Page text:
B&O Unveils Its 1st 3D Plasma TVs



High-end Danish A/V systems manufacturer Bang & Olufsen (B&O) has just debuted its first 3D-capable Full HD plasma TV system — the $85,000 suggested retail Beovision 4-85.

Like the preceding 103-inch Beovision 4-103 that has been on the market for a couple of years, the 85-inch Beovision 4-85 uses a plasma panel sourced from Panasonic and driven by B&O video processing extras to produce very high-end image quality in both 2D and 3D.

The set, which is available in the United States through 51 B&O showrooms and from the B&O website, is designed for custom installations, which B&O accommodates with a nationwide network of trained installers.

Each Beovision 4-85 is built to order and ships approximately five weeks from the time the order is placed.

The system includes a motorized floor stand that slowly and quietly lifts the screen from its low-riding “off” position to the optimal preset viewing level, and tilts the screen left-to-right and forward and back to accommodate any seating position.

To ensure the picture quality is always in synch with the surrounding environment, a motorized meter drops down in front of the screen to measure light from a gray scale chart automatically every 100 hours to adjust for optimal color performance.

When it ships in June, the system package will include the 85-inch plasma screen, floor stand, central processing unit, a BeoVision 10 center channel speaker mounted in the stand and a specially designed remote control.

Active-shutter 3D glasses needed for the 3D effect have been optimized for the B&O 4 and sell for $145 a pair. The glasses are produced for B&O by Xpand3D and use a proprietary IR code to synch to the display.

The stand and TV bezel are available in a choice of colors including black, silver, gold and gray, to coordinate with almost any room décor.

The complete system with display, stand, speaker etc. is said to weigh 1,052 pounds, and the panel requires 220 volt electrical current, underscoring the need for B&O custom installation services, the company said.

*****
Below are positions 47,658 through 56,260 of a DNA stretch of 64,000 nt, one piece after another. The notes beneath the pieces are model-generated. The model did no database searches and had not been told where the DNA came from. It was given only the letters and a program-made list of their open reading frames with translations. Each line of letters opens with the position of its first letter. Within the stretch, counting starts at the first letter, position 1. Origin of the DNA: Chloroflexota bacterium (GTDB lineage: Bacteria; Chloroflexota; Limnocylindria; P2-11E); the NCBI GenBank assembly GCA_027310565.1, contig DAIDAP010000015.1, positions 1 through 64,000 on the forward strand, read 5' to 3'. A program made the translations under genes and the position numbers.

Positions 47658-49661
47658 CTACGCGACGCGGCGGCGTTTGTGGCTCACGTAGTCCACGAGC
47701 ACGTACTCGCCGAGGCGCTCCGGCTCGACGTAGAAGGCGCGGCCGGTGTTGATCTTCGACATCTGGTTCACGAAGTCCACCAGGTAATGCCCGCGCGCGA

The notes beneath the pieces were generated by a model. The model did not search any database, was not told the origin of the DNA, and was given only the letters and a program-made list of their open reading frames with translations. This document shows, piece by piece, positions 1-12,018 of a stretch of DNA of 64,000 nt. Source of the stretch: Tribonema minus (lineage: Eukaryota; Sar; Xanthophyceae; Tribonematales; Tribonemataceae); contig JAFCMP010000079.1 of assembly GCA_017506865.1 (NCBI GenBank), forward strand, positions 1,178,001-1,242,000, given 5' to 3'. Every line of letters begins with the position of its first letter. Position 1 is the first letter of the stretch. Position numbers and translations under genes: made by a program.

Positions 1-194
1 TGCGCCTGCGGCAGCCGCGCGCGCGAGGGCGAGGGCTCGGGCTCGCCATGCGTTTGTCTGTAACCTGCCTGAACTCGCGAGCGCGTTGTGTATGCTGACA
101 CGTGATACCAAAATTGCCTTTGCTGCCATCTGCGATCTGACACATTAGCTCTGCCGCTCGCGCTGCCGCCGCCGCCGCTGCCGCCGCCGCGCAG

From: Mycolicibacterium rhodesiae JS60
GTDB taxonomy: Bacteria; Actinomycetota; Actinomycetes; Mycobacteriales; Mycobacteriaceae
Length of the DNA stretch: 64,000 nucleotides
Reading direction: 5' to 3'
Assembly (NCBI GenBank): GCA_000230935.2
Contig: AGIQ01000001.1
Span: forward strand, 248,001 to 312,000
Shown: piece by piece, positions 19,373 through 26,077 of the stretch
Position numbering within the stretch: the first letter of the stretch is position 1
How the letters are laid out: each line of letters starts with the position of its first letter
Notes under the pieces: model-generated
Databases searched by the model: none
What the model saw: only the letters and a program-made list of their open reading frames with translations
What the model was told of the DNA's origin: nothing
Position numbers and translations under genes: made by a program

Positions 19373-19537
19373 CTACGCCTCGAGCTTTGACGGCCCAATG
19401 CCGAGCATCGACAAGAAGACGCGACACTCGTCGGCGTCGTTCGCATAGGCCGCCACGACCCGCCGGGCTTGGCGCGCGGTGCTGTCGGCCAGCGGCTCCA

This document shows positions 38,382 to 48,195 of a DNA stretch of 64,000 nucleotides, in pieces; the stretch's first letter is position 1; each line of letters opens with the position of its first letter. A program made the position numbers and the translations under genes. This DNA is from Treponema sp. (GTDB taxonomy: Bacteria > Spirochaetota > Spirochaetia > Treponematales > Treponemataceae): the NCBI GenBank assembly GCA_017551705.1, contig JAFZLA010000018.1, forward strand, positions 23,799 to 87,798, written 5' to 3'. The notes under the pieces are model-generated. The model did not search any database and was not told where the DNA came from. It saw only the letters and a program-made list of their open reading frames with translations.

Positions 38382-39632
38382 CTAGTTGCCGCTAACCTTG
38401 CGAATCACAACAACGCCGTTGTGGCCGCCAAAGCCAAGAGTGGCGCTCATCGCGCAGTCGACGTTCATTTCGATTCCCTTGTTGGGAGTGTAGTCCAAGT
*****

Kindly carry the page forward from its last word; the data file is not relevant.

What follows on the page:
“You won’t find televisions of this size in traditional retail, simply because they are not equipped to handle it,” said Zean Nielsen, B&O America president, adding a delivery requires three piano movers just to get the set in the home without damaging it.

Explaining why B&O decided to go with 3D at this time, Zean Nielsen said “if we are going to launch a television it needs to be truly unique, and we believe that 3D experiences need to be big, enveloping and engulfing. So, having a 3D television measuring 32 inches makes no sense to us. It has to be big. We didn’t feel the raw materials, the screen and actually 3D content were ready for us to jump in, until now.”

He added that the company recently opened showrooms in markets with bigger homes that can accommodate the larger screen sizes, optimizing the timing to entry.

The company said that at the same time the Beovision 4-85 starts shipping it will upgrade the preceding Beovision 4-103 version with the latest Panasonic NeoPDP panel and the same 3DTV capability. That model will keep the same $112,000 suggested retail price with the improvements, the company said.


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